Growing herbs indoors allows you to enjoy homegrown produce whether you're short on garden space or just want to add some greenery and fragrance to your home. It can also serve as a low-stakes entry into more substantial edible gardening.
When growing herbs indoors, there are number of things to bear in mind.
Firstly if growing herbs in the kitchen, make sure your herbs are placed near a south facing window to maximise the amount of light they receive during a day. Most herbs require around six hours of sunlight every day and some will still do well if situated near a west facing window. Signs of plants lacking the amount of light they need include elongating of stems between the leaves (becoming leggy); leaves not growing to their full potential size; and yellowing discolouration of the plant. For the keen kitchen gardener, grow lights are available which take care of many of the issues caused by lack of light.
Most herbs enjoy the same temperatures as humans. So, if you aren’t feeling too hot or too cold, then it’s likely your herbs will be feeling the same! It’s worth remembering that temperatures next to a window will be more extreme during winter months, so make sure that leaves are not directly touching windows where there is a risk they may freeze. Another advantage to growing herbs indoors is that pots can be moved around the house to ensure they are in the best areas to suit their growth.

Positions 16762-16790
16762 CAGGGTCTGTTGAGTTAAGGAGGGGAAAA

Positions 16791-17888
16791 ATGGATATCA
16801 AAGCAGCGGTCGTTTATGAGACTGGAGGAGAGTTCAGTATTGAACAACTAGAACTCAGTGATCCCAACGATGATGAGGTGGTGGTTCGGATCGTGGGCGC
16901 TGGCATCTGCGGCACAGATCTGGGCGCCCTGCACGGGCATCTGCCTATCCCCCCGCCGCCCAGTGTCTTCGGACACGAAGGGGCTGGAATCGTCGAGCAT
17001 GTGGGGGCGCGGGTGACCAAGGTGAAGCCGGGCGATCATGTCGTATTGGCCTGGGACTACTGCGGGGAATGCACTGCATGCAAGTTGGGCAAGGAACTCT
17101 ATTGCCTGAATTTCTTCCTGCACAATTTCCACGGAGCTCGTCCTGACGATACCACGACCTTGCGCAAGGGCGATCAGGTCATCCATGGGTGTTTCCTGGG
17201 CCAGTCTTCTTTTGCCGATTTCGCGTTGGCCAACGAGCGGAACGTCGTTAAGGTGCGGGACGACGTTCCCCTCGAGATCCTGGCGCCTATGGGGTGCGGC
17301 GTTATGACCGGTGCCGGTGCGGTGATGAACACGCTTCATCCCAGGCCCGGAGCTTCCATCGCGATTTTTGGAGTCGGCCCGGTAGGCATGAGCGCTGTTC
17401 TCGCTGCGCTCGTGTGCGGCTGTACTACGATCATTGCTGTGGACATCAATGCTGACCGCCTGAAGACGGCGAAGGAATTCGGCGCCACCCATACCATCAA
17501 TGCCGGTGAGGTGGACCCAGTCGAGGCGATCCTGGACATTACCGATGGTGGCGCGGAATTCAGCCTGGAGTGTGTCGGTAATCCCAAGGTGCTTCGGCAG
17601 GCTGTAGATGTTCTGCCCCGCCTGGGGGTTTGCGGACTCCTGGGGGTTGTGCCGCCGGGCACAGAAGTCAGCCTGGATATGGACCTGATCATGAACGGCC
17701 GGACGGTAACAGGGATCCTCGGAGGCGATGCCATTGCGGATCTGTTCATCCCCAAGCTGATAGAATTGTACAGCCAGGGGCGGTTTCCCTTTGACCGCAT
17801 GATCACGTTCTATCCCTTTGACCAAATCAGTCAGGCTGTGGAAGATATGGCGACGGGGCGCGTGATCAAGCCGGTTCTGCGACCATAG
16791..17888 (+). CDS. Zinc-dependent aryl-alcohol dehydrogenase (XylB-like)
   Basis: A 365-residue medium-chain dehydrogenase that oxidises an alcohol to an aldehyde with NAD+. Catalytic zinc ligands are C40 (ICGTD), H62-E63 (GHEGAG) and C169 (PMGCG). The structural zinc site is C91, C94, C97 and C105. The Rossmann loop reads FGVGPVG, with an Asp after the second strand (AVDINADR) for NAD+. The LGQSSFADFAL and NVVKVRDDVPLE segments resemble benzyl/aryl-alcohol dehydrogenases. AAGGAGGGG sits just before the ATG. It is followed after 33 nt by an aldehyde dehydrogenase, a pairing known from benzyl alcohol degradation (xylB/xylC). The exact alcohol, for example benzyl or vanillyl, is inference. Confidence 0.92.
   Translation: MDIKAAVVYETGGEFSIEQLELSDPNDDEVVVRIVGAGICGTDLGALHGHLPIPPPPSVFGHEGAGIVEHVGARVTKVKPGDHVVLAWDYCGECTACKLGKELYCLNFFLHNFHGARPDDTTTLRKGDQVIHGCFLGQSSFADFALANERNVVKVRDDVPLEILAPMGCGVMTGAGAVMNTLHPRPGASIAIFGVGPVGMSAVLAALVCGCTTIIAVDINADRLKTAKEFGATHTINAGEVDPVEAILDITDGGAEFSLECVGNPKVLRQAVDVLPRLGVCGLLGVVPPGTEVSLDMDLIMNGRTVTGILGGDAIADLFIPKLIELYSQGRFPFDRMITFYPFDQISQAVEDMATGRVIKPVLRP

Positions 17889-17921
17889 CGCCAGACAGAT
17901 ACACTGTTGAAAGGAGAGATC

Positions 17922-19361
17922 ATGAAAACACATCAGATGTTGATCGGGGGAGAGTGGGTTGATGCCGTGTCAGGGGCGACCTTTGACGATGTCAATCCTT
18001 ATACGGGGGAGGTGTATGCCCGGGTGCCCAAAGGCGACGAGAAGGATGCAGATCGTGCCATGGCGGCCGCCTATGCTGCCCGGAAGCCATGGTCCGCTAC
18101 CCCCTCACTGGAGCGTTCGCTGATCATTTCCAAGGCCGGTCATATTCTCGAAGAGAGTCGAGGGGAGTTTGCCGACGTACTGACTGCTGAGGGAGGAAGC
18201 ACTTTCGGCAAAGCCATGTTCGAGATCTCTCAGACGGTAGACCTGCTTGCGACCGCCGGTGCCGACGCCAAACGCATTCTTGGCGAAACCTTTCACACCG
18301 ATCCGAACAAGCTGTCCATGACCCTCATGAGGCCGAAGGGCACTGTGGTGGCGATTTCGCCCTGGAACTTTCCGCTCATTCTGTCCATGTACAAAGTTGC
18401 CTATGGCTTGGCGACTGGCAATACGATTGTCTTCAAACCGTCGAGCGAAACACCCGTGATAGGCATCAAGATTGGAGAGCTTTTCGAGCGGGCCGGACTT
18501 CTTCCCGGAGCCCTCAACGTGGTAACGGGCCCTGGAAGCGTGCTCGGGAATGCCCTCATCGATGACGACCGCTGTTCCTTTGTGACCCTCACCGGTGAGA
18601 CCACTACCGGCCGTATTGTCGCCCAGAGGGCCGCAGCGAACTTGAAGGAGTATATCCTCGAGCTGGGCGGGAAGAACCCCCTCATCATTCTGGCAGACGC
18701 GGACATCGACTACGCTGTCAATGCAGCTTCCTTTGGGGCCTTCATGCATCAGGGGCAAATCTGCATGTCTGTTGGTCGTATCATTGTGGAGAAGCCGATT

Watering indoors requires some thought. Make sure you have a suitable watering tray underneath your pot to ensure any excess liquid does not end up on your kitchen counter or windowsill. Clay pots can heat up in more extreme temperatures and therefore tend to dry out quicker.
If plants are in reasonably sized plastic containers, a quick and easy way to establish moisture levels within the pot is to simply pick them up. If they are heavy, then they most likely have enough water and if they are light, then watering them from underneath would be a good idea.
There are many more herbs which you can incorporate into your indoor herb garden in addition to the ones mentioned above, for example, sage, rosemary and marjoram as well as more adventurous additions such as tarragon and lemon verbena.